In the newest study, she and fellow scientists from Brazil, Germany, South Africa, the U.S. and the United Kingdom took a probiotic blend of 6 marine bacteria found in coral reefs and added them to aquarium tanks housing fragments of Mussismilia hispida, a modest, brown or grey coral that lives off the Brazilian coast. In some tanks the researchers dialed up the temperature from 26°C to 30°C for 10 days, then lowered it again. They examined how the coral in tanks with probiotics fared compared to ones without the extra bacteria.
While polyps the hot tanks bleached regardless of the bacterial treatment, the coral fragments with the probiotics all recovered and survived the 75-day study. Only 60% of the ones without the probiotics were alive at the end, according to a paper published Aug. 13 in the journal Science Advances. “This is the first time that we showed that probiotics can actually prevent coral death,” said Peixoto.
To figure out how this happened, the researchers studied metabolic by-products and the activity levels of different coral genes as the test unfolded.
One difference appears to be that the bacteria provide nutrients that help the polyps endure the loss of algae-supplied food, by breaking down a molecule called dimethylsulfoniopropionate (DMSP) that was released as temperatures rose, said Peixoto.
Coral treated with probiotics also had less intense physiological responses after the simulated heatwave, which the scientists labeled “post-heat stress disorder.” The coral that didn’t get the extra bacteria showed elevated activity related to cell death, cell rebuilding, heat stress and immune response. Peixoto suspects that algae were more likely to recolonize polyps that showed fewer signs of stress. “If they (algae) return to a dying coral, they will find a messed-up environment,” she said. “They want to have a good performance.”
The results are promising enough that Peixoto and others are preparing to test the probiotics on isolated reefs in the Red Sea, adjacent to the marine lab where she works. Those tests are aimed at making sure the probiotics don’t have any problematic side-effects on the reefs, and to monitor the corals for evidence that they become more resistant to heat stress.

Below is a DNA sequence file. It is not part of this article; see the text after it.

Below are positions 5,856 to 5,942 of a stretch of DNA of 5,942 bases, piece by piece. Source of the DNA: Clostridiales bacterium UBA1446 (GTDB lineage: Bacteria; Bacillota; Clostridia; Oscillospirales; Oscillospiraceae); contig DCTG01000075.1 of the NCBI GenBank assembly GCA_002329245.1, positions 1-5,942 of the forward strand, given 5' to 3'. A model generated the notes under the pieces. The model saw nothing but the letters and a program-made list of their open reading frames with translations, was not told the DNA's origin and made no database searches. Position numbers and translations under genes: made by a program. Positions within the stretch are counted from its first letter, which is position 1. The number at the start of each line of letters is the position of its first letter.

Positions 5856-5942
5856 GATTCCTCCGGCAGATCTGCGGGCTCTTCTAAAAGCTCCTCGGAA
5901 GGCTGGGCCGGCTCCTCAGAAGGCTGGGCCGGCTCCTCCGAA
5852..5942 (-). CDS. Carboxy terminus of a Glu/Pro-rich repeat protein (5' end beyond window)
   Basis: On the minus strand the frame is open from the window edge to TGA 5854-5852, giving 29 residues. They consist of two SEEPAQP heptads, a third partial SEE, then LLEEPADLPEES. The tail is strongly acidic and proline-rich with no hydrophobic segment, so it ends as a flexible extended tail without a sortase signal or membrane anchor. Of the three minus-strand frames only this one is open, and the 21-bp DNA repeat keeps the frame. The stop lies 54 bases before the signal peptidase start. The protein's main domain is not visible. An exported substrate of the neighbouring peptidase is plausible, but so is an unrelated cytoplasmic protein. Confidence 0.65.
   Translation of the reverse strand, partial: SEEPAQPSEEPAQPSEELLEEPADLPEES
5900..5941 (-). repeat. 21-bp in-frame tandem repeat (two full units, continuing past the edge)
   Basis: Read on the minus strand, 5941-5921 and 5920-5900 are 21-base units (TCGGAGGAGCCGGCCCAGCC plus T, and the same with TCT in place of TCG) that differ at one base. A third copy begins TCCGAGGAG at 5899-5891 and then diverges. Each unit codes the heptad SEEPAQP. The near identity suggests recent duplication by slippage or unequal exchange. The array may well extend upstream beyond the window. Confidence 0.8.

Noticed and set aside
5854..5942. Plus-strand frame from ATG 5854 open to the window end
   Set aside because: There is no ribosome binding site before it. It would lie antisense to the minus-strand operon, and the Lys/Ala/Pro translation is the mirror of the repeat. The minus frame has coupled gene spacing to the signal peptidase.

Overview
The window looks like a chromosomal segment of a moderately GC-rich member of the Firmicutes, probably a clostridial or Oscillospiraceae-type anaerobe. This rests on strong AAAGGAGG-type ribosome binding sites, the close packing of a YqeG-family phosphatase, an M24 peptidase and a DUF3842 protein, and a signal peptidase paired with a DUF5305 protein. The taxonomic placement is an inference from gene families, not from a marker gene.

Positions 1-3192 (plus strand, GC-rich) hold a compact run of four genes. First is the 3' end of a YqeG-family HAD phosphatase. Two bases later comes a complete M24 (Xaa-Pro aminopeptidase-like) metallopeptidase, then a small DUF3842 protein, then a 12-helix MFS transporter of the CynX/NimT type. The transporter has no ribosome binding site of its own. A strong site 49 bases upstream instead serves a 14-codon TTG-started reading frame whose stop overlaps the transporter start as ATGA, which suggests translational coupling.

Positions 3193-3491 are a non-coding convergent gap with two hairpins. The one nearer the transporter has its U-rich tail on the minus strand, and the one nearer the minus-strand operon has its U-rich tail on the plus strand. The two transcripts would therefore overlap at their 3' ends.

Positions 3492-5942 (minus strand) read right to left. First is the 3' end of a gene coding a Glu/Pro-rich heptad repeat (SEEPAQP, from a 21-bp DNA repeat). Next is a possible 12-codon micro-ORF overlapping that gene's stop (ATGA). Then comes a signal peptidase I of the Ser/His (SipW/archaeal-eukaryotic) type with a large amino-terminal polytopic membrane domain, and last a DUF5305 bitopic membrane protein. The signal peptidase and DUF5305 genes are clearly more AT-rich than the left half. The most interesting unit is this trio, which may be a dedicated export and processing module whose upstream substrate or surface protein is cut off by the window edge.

While it hasn’t been cleared for broad use in the wild yet, she is already looking at ways to get probiotics to a reef when a heatwave is coming. Some options include sprinkling reefs with time-release capsules that gradually emit bacteria into the water or deploying robots that spray the probiotic.
She likened the work to developing COVID vaccines. There are many steps to making sure such a treatment is safe and effective, and the need is so urgent that they are rushing to advance on multiple fronts at once. “We have to develop the treatment before they are gone,” said Peixoto. “Because if you lose the corals, if they all die, there is nothing left to save.”
Anthropocene magazine, published by Future Earth, gathers the worlds’ best minds to explore how we might create a Human Age that we actually want to live in.
Warren Cornwall is a freelance journalist based in Bellingham, Washington His work has appeared in the New York Times, the Boston Globe Magazine, and the Seattle Times. He is a contributing correspondent for Science.
Santoro, Et. Al. “Coral microbiome manipulation elicits metabolic and genetic restructuring to mitigate heat stress and evade mortality.” Science Advances. Aug. 2021.